Our accumulated experience in Latin America will help to minimize the chances of any serious illness or injuries occurring during your stay in Mastatal, yet it is important to understand that there are certain inherent risks when traveling overseas and undeniable risks associated with travel in Latin America and the Tropics.

There is not a full-time doctor at Rancho Mastatal or in the region nor can anyone here foresee all that can potentially go wrong in this environment. We generally have at least one Wilderness First Responder on site but this does not signify that they can help you in all situations. We will not compromise the safety of any individual for any reason, but it is critical that visitors understand the risks, and if there is any apprehension once the facts are known, we recommend that you reconsider travel to Mastatal. It is not uncommon to get mildly sick when traveling in Latin America, although by taking the right precautions before, during and after your trip, it’s unlikely that you will become seriously ill.  Costa Rica has one of the higher standards of health care and hygiene in Latin America. 

Allergies to Stinging Insects

If you know that you are allergic to any stinging insects and have been instructed to carry an Epipen by a doctor, it is critical that you carry it, along with Benadryl or a similar antihistamine, with you at ALL times during your stay in Mastatal. There are many wasps, bees and other stinging insects in our region and it is not uncommon for people to get stung. We are somewhat remote and therefore travel to the closest open medical clinic can take up to two hours. If you know that you have an allergy to any stinging insects, please think hard about a trip to Mastatal. If after weighing the risks you decide to join us at the Ranch, please come fully prepared in the case that you get stung. And please advise us of your allergies as soon as you arrive.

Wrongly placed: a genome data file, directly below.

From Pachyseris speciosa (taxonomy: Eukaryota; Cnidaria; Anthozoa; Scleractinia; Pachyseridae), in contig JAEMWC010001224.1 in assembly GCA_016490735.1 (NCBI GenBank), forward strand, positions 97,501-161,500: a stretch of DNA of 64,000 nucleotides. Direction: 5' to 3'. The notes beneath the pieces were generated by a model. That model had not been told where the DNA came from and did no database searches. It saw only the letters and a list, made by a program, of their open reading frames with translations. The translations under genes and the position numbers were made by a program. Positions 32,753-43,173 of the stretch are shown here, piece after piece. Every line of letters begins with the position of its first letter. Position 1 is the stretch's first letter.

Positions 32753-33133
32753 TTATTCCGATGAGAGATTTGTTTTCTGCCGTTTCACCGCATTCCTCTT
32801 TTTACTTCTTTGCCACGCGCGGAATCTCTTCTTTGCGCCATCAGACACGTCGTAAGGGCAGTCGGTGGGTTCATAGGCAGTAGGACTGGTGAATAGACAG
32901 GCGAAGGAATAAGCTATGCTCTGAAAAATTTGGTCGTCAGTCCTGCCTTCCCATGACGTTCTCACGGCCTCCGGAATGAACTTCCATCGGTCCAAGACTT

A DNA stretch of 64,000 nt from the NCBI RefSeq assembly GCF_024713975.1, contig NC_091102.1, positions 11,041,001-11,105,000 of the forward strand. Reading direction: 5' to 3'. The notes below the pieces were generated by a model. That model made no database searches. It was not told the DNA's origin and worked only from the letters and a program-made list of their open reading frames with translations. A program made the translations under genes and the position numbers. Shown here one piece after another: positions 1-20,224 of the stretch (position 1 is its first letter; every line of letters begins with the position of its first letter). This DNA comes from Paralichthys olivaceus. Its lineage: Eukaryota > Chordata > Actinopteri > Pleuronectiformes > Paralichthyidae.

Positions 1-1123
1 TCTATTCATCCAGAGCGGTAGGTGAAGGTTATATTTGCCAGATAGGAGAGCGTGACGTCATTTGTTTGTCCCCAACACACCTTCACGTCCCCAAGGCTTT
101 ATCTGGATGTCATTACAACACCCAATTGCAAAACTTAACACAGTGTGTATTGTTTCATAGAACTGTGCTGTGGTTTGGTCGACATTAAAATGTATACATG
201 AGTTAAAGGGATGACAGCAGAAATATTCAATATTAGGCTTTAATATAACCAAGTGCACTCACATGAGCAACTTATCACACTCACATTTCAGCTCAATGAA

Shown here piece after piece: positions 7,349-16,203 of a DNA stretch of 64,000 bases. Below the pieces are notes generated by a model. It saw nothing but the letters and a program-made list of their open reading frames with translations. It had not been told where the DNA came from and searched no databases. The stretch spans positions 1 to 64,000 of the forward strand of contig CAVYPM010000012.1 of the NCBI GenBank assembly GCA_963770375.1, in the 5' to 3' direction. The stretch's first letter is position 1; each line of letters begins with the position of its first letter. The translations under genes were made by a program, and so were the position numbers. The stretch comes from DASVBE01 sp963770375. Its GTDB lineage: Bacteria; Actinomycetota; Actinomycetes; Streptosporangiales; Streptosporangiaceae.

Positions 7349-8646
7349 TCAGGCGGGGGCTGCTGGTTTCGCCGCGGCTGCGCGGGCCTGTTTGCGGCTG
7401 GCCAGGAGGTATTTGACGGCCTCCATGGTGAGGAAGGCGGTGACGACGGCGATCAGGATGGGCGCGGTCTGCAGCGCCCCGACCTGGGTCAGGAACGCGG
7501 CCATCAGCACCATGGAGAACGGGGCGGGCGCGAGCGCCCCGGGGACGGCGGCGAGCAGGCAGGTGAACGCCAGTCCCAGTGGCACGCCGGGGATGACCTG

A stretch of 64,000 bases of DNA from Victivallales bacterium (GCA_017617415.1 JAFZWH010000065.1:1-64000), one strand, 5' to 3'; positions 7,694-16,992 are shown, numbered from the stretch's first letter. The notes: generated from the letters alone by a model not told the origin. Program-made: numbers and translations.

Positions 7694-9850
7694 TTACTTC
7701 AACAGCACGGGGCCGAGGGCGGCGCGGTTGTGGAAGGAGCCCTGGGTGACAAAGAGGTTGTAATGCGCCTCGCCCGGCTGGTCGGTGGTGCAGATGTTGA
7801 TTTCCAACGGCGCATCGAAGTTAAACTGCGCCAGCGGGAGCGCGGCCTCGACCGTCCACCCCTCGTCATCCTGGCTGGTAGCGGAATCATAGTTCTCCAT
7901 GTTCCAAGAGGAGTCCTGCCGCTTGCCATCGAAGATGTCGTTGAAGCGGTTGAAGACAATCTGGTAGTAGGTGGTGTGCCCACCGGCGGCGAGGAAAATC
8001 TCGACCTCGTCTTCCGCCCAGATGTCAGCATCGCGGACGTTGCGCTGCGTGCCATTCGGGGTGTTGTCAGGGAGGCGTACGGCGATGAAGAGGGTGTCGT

No special vaccinations are necessary for travel in Costa Rica at this time. Nevertheless, health care providers may suggest vaccinations against hepatitis A, typhoid, hepatitis B or influenza. Hepatitis A is generally recommended for all travelers. Typhoid is often suggested for those with adventurous dietary habits and those traveling off the beaten path. Hepatitis B is recommended for those open to engaging in sex with a new partner while traveling. Routine immunizations, such as those that prevent tetanus/diphtheria or “childhood” diseases, should be reviewed and updated as needed. Make sure that all normal vaccinations are up to date. Consult your physician for more information. There is no malaria in or around Mastatal. Visit the Center for Infectious Diseases (Center for Disease Control or CDC) website for more health information regarding travel in Central America.

First-Aid Kit

Some items that you should consider bringing with you:

  • your own prescription medications
  • antihisamine or other anti-itch cream for insect bites
  • Benadryl pills or another antihistamine
  • antiseptic cream
  • tea tree oil
  • calendula cream
  • aspirin, acetaminophen (Tylenol) and/or ibuprofen (Motrin)
  • Imodium and/or Pepto-Bismol for diarrhea
  • antacid tablets
  • lip salve
  • antifungal powder/cream
  • moleskin
  • band aids
  • tweezers
  • a thermometer
  • medical tape


The water at Rancho Mastatal is potable, clean and delicious. Please do not bring a disposable water bottle to the Ranch unless you plan on taking it with you when you leave.

Health Precautions

If you wear prescription glasses, make sure you have a spare pair and a copy of the prescription. The tropical sun is strong, so you may want to have a pair of prescription sunglasses made. Ensure that you have an adequate supply of any prescription medicines that you use regularly. If traveling with young children, please exercise extra care to ensure their safety.